If you’re totally new to investing then it’s best practice to avoid buying individual stocks right away. Start simple and open an IRA or similar investment account. You’ll then want to choose an investment that is a bit easier to manage such as an Index Fund or ETF (passively managed investments are key!). Because these investments act as a basket for multiple stocks and securities, they come with much less risk and can still build your wealth in the long term. As a new investor, your goal should be long term investing so that in the future you don’t need to stress about money. Short term investing — buying and selling individual stocks is sexy — but also risky and as you get started you might want to minimize that. If you have already established your retirement accounts and regularly fund your investments each month, then you might consider a few stocks to buy now. You’ll need to dive into the company research so you can make an informed decision on which stocks have a potential for return.

How Do I Know What Companies to Invest In?

When you buy stock you’re a partial owner of that company (even if it’s the teensiest bit). You want to take that ownership seriously and invest your money with companies that have potential for returns. This means it is time to study up. Below are 5 key factors you should research before you invest in a company. Examine Revenue Trends and Price History Revenue is the amount of money a company made from sales or services. You can find this on the company income statement at the top and it’s often referred to as the ‘top line’. A company whose revenue trends up over time is a sign of strength, while a company who trends down might be a sinking ship or struggling to sell their services. When you examine the company earnings, you should also review their overall price history of stocks. If this data trends up along with revenue it’s a good sign, but if it trends down you need to dig further. Assess Company Profit Margins and Dividend Payout A profit margin (also called a net profit margin) is how much revenue a company takes as profit after all taxes and expenses have been paid. These margins vary by industry so this should always be taken into account when reviewing this number. A company whose profit margins remain consistent or grows — even in recessions — is a good sign of a company’s strength. If this is paired with a company that pays dividends then it can mean company steadiness. Compare the Debt to Equity Ratio The debt-to-equity ratio tells you how much debt (liabilities) a company has compared to their equity (the part you would own as a shareholder). Use the company balance sheet and divide the liability by the shareholder equity to find this ratio. Keep in mind the company industry can impact what is a ‘good’ debt-to-equity ratio. That said the general rule of thumb is that any company at or over 2.0 is not a good choice and you should walk the other direction. If you have a low risk tolerance, then try to keep the D/E ratio to 0.3 or less. Find the Company’s Competitive Advantage The markets are saturated and there is no question there are some big players on the field. Those companies tend to have a leg up compared to their peers and this is called a competitive advantage. As part of your company research you should always run a comparison of the company and its peers. How do they stand out in their services, products, etc.? While this is completely subjective and we can’t give you numbers, companies who dominate or have hard to replicate products often keep a competitive advantage. This means they will likely maintain their place in the market and your profitability. Analyze the Company Business Model and Leadership Lastly, you will want to review the company business model and their leadership. A strategy to build profit combined with an influential leader can spell success for the company. However, if they have recently experienced a major shift or have controversial business relations and practices, this might reflect in the value of their shares.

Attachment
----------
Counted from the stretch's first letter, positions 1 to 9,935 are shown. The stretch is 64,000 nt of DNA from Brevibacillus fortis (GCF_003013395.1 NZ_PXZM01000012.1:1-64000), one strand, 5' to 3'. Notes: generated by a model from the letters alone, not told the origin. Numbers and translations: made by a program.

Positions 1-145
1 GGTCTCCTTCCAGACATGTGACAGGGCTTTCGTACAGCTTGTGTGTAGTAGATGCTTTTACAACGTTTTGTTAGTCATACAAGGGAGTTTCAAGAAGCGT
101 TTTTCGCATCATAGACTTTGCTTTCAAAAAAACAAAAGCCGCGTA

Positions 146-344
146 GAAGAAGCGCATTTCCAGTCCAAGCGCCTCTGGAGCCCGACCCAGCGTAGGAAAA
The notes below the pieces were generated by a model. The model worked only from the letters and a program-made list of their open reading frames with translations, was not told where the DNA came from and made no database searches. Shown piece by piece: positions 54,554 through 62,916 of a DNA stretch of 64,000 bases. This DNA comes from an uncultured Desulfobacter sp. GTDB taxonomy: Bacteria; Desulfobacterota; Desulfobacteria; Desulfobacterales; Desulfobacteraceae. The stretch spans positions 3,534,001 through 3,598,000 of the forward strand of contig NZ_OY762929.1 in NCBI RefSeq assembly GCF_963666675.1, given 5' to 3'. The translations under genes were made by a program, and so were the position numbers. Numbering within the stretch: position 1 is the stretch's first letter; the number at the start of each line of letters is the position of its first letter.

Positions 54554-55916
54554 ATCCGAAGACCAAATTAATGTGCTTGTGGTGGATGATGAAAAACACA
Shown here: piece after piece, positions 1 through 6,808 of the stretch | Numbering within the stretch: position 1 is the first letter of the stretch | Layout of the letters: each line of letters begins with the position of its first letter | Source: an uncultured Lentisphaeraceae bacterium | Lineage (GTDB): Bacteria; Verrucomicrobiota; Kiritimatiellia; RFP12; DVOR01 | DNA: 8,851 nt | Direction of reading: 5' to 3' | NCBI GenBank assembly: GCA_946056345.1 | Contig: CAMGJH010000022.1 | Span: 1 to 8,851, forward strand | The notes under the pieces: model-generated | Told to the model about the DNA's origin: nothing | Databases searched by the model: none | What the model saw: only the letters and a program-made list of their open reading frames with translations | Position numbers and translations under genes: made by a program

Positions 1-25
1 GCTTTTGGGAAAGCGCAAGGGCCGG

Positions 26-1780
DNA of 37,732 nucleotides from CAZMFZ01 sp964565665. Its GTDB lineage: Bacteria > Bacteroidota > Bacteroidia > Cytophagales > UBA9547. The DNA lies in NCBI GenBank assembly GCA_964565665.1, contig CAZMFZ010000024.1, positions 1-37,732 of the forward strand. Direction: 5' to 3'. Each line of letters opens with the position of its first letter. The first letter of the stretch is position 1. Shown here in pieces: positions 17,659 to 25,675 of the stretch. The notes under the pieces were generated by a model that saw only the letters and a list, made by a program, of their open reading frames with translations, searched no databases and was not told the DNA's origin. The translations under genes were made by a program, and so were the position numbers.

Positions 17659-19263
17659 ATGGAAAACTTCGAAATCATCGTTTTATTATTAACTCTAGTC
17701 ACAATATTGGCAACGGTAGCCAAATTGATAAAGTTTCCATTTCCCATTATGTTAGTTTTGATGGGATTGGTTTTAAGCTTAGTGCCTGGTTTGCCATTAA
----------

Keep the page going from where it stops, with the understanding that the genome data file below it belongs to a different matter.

What Are The Best Stocks In 2021?

Here’s the reality, we can’t tell you what the best stocks for 2021 are because the market is unpredictable and we would never want to push you in the wrong direction. There are some exciting new companies like gene editing technology, but it will be up to you to research each company. That being said, we can help point you in the right direction. Avoid shiny object syndrome when you are picking stocks in 2021. You’re generally looking for a company that can:
  • Withstand some downs and come back strong
  • Keep their liabilities low
  • Maintain and grow revenue
  • Exhibit strong leadership
  • Stand out within the industry
These are simply markers that may indicate company stability. The market is still going to be volatile and this means a company’s stocks will go up and down in price. Stock picking will always carry higher risk as an investment strategy, so always approach this conservatively when it comes to your hard earned money.

What Factors To Consider When Buying Stocks For Your Portfolio

When you’re looking to add stocks to your portfolio you should do so by looking at your finances from a holistic perspective. You should consider:
  • Your Personal Financial Goals – How much can you afford to invest?
  • Your Risk Tolerance Level – How much risk are you comfortable with?
  • Your Current Portfolio Mix – Do you already have a diversified portfolio and utilize your company retirement accounts?
  • Your Portfolio Management Style – Do you have the time and energy needed to pick the best stocks or do you need to have a more passive investment strategy?
  • Your Time Horizon – How long before you retire or plan to collect on your investments?
It’s safe to say that for most people, a passive and long term investment strategy is best. However, if you really want to dive into picking stocks and trying to find the best stocks in 2021 then do so with only a portion of your investment budget and the knowledge that you’re kind of playing with fire.

The Key Takeaways For How To Invest In Stocks

We want you to make smart investment decisions and grow your nest egg so you can live comfortably in your golden years. This means you’ve got to approach investing with a strategy that takes into account your risk tolerance and is diversified. Feature Image: Twenty20